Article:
Choice Between Windows Workgroup vs. Domain with Active Directory

I am setting up a network with a Proliant ML350 Server running Server 2008 R2.  There will be six desktops.  The main programs that will be installed on the server and accessible from the workstations are two line-of-business applications, neither of which will be using SQL Server.  There will NOT be Exchange running on the server .  In order to maximize on server resources (there are 12GB's of RAM and hard drives in a RAID 5 configuration) I was not going to install Active Directory and set the network up as a Workgroup instead of a Domain.  

Are there any drawbacks to this?  

Is this the best choice for what I need?

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I really think you should go ahead and deploy the AD. It's not that resource intensive, and it sounds like you have the hardware for it to run with no problems (allthough you didn't mention the CPU, what gen is the server...).
As far as the drawbacks of not using AD, there are just too many to mention. Security, powerful centralized managementof the network...

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Not using AD does have many drawbacks as mentioned my naomelixes, some of the more relevant ones would be:
* security of file shares - you would not be able to limit which desktops could see certain files easily without centralised user management
* Having to create admin users on each desktop and deal with passwords getting out of sync rather than having the ability to make one user a domain admin and then they can do anything on any machine
* central management of logon scripts, updates (with WSUS), etc.

However for 6 desktops I have to ask what level of IT expertise will be maintaining this setup?  If the person responsible for keeping things running has minimal enterprise experience then the extra complexity of AD might cause more problems than its worth.  Someone who is good with IT from a home user perspective would not know how AD deals with issues and would over time introduce many workarounds and shortcuts that undermine the improved AD security.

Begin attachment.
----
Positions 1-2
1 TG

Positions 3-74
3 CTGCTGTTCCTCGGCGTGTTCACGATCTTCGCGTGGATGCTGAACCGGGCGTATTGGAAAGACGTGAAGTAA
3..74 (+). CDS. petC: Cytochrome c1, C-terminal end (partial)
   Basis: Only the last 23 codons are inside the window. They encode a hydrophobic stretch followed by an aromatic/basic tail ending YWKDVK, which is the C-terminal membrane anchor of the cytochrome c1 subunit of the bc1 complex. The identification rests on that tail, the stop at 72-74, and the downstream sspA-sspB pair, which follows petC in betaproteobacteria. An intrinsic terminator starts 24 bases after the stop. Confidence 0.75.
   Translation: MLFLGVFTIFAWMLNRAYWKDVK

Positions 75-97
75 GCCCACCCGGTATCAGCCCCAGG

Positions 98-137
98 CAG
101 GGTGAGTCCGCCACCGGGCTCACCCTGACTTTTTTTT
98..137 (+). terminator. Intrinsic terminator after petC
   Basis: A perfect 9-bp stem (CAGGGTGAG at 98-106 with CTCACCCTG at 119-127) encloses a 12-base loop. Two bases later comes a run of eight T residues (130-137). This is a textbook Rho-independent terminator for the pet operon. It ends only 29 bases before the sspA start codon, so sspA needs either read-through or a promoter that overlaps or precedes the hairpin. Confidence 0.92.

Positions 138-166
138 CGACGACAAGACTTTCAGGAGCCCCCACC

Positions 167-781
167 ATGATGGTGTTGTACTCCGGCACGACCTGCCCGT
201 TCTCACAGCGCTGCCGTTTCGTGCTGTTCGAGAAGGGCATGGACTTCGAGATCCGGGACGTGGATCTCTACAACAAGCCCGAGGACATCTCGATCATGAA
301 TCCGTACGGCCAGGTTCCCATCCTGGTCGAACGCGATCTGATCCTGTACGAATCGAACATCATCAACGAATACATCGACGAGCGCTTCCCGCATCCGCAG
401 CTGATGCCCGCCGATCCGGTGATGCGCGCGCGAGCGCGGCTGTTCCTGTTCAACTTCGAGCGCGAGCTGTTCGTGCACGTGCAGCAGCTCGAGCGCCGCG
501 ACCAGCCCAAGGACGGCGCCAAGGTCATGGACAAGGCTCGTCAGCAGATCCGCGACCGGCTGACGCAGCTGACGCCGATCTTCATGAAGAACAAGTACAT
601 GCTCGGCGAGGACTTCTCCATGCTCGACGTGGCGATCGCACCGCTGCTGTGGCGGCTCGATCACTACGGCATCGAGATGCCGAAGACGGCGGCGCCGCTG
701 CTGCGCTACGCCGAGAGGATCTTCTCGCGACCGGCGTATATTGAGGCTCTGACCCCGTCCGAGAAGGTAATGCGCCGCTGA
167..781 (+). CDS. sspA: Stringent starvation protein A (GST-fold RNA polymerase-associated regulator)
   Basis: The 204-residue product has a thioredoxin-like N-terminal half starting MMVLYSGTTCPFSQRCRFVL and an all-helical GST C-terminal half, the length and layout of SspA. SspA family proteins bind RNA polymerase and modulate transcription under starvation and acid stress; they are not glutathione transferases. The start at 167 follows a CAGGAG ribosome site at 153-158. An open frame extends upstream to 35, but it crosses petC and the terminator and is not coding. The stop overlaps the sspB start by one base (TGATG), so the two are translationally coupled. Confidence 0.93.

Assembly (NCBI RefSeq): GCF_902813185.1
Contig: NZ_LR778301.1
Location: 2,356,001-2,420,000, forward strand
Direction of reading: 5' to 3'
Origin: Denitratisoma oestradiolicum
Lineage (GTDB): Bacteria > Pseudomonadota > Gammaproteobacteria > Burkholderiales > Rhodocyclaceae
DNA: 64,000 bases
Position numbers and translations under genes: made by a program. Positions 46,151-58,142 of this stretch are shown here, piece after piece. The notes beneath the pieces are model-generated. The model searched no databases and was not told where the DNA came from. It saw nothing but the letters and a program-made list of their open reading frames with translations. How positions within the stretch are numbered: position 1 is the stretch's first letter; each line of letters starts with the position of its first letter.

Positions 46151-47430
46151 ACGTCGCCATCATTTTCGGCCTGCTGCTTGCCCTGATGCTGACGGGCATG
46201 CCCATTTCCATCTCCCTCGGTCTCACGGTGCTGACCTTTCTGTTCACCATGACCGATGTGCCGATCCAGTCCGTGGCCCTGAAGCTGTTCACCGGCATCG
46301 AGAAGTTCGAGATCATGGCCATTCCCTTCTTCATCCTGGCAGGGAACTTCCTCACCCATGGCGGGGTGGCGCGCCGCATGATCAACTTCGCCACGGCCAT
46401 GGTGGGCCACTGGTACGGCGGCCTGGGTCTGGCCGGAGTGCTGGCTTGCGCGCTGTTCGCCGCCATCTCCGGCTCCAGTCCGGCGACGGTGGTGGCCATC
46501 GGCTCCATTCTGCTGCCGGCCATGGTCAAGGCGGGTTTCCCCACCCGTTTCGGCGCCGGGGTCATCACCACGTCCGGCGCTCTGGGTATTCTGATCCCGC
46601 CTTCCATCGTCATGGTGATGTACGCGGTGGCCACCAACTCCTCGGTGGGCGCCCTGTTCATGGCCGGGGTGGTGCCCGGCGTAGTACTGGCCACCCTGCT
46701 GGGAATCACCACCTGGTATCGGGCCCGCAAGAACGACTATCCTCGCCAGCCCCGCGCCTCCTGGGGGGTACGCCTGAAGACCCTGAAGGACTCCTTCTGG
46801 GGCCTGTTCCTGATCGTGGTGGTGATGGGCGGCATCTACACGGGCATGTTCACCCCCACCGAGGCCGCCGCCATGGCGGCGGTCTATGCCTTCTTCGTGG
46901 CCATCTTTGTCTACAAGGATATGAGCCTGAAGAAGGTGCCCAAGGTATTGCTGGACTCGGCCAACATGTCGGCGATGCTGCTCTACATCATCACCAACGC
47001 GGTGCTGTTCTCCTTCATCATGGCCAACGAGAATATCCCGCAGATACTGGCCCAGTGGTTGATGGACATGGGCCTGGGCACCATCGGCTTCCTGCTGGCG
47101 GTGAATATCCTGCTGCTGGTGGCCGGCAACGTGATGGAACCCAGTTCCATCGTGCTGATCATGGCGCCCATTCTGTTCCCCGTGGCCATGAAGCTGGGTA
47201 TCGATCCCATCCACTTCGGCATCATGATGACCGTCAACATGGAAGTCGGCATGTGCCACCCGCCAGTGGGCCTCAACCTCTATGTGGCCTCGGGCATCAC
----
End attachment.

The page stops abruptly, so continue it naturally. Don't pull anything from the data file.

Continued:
Overall I agree with naomelixes _IF_ the person dealing with these systems knows a bit about AD.  Otherwise local user accounts will be more work and less secure but would be something that is more likely to be understood by someone without AD experience.
Lee W, MVPTechnology and Business Process AdvisorCommented:
> the extra complexity of AD might cause more problems
I disagree.  Yes, there is a minimal amount of extra complexity... like there's a minimum amount of extra complexity in driving a manual transmission car... if you know the rules, it's easy.  

Rule #1: DNS is VITAL - configure DNS properly and you aren't likely to have any problems.
Rule #2: See Rule #1.
Rule #3: don't give everyone DOMAIN ADMIN accounts.  TECHNICALLY you shouldn't give them local admin accounts either, but if you want it to be easy (for users AND for viruses), then you can put their accounts in the local admins group.

That's about it.
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b1dupreeAuthor Commented:
Thanks for your responses.  I have dealt with Active Directory on a number of servers.  My conerns were the overhead for running Active Directory (server resources) etc. versus the benefits but it appears that given the server hardware resources available (BTW is a current model Xeon processor) it shouldn't be an issue.

If you are going to be maintaining this and you are happy with AD then the benefits make it a good choice to use even for only 6 desktops.
Lee W, MVPTechnology and Business Process AdvisorCommented:
AD is NOT a resource intensive service.  I have a 2003 R2 x64 VM running on Hyper-V R2 SP1 with 768 MB of RAM allocated and it's claiming only 250 MB is used.  DNS is NOT a resource intensive service.  Nor is DHCP.  In a network of THOUSANDS, yes, they can be intensive... in a network of 6 you'd literally have to spend money and time trying to identify the amount of performance degradation you get... it would be SOOO small.
I would install AD in an environment of 3 machines. Two machines I would need to think about. As for a performance difference, you could run it on a PIII, 128 MB RAM under Windows 2003. The only downside I see is that it will add to the boot time of your server.
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Windows Server 2008

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